Rachel: Do you think basketball gave you confidence in your life?

Chanel (Speedy): Basketball gave me confidence to play against guys and girls alike who were older, stronger and more experienced than me and challenge them in competition because I knew I was quicker, more disciplined and had a greater basketball IQ. I had some great coaches that groomed me into the player I am. I didn’t have any formal training, attend any camps when I first started out everything was visual and me imitating plays from what I saw watching Knicks games.

John Starks was my favorite player later A.I. My coach Edwin Rosa saw potential in me and worked on my game. There weren’t a lot of buzz about female athletes when I first started but I followed Sheryl Swoopes when she was in Texas and she was dubbed the female MJ. Later a break through came and the WNBA came along after the defunct ABA and sneaker deals were given and more exposure. It gave me more confidence that it was more than a recreational pastime it could be a possible career.

Rachel: Thank you Chanel!

Chanel (Speedy): You’re welcome. I wish you the best in your present and future endeavors. Thank you for being a beaming light for fighting for women equality.

Life is about wins but learning from your losses no matter what angle it comes from in life. Be it a person, game, scenario etc you have to adjust and incorporate it as a lesson in order to navigate. If I just had the skill of basketball and not honed other skills my life after basketball which ended in me getting hurt practicing in L.A. with the Sparks this would be a where are they now interview.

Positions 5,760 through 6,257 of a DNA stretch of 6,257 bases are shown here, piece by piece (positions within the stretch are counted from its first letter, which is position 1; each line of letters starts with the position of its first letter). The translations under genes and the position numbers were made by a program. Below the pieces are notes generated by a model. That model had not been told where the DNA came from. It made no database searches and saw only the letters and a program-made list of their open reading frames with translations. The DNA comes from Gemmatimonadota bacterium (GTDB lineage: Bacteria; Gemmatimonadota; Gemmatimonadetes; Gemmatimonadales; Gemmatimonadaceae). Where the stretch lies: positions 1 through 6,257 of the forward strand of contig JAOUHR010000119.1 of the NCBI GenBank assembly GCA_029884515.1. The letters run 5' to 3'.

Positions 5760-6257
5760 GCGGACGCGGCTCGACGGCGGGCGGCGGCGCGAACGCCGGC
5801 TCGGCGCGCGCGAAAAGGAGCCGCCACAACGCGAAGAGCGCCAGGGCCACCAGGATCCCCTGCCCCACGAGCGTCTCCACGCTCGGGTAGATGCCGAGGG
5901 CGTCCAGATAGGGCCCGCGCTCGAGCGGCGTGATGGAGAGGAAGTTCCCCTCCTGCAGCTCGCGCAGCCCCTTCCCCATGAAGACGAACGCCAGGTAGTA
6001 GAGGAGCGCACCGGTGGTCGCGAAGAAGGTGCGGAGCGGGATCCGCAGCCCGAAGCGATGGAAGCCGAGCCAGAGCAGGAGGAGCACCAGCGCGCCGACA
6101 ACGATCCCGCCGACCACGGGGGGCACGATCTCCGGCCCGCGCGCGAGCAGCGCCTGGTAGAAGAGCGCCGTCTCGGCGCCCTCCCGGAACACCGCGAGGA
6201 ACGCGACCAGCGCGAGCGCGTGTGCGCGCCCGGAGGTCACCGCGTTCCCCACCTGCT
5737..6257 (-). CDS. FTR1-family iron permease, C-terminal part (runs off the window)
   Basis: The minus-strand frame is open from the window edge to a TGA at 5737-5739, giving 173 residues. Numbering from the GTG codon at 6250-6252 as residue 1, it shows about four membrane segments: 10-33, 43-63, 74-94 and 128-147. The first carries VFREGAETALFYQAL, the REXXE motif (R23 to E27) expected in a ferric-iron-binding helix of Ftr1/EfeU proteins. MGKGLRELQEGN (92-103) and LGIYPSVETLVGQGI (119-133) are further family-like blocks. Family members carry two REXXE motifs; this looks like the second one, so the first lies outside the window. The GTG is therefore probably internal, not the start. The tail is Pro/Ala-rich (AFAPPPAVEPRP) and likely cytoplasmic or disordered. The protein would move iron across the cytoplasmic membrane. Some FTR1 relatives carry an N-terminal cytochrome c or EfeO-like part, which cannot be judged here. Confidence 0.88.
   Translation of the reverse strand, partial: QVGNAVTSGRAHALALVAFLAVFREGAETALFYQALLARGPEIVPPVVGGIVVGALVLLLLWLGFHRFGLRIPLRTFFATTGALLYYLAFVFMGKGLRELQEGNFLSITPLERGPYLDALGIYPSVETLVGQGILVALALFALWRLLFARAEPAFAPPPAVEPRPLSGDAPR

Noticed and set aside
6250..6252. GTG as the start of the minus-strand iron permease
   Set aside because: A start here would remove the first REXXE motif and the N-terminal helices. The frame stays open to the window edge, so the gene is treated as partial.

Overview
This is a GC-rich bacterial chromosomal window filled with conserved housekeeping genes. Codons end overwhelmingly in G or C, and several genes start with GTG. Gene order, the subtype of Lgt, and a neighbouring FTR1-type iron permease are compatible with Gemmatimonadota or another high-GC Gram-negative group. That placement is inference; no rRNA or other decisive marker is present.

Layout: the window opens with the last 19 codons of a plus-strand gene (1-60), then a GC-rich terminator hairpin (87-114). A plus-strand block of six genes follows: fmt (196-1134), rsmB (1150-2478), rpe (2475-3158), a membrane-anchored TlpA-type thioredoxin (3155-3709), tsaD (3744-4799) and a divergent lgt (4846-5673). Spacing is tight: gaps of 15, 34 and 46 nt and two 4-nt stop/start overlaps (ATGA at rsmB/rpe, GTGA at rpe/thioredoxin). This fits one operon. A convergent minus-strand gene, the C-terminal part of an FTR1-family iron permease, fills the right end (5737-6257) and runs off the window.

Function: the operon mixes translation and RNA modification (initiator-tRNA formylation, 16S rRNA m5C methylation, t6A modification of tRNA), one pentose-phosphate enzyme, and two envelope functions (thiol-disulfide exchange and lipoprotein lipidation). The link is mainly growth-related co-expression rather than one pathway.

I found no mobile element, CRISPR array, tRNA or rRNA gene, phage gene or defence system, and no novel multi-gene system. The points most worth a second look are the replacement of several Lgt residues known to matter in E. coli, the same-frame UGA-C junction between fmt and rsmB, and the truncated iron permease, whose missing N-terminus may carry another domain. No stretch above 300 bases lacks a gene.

Which is similiar to the correlation of Gina Prince-Bythewood’s Love and Basketball character Tanya Randall. I did not want to be Tanya Randall. My advice to every woman in basketball is never go Tanya Randall (chuckles sorry I think in movies and songs that was a Jay Z 4:44 reference). Alongside my vision for myself, my mother and grandmother’s teaching I took education seriously which landed me scholarships and Sallie Mae don’t know my name (you have to sing that in Trey Songz voice LOL). Why do I play all day!


However, honing other skills is important. We as women do not make as much as men so we have to work harder, smarter and secure Plan B, C and D until something is fulfilling for financial stability. I refuse to be placed in a box of creativity or occupation. My mother told me I could be anything I wanted to be at the age of 4 and I believed her. I am an entrepreneur, mentor, writer, public speaker, author, media specialist and the list goes on. My name is Chanel “Speedy” and this is my life after basketball. Don’t act like you forgot. I still have a mean in and out to get pass you haha. Don’t forget to smile today!

Chanel “Speedy”


Rachel Piazza is a women’s rights advocate and Brazilian Jiu-Jitsu purple belt training at Unity Jiu-Jitsu School in New York City. Rachel has a master’s degree in women’s & gender studies and leads feminist self-defense workshops for women and girls. Rachel’s analysis on the empowerment of women through martial arts has been featured in numerous online outlets, including ESPN.com.

As a co-founder of Young Feminists & Allies, the National Organization for Women’s first virtual chapter, Rachel’s work reaches beyond the realm of self-defense. In addition to herTEDx talk on sexist language, her feminist analysis has been sought at national conferences, and in digital media platforms on various topics including race, pop-culture, and politics.

Twitter: @rachelapiazza

Website: http://www.feministselfdefense.com

Email rachel at femselfdefense@gmail.com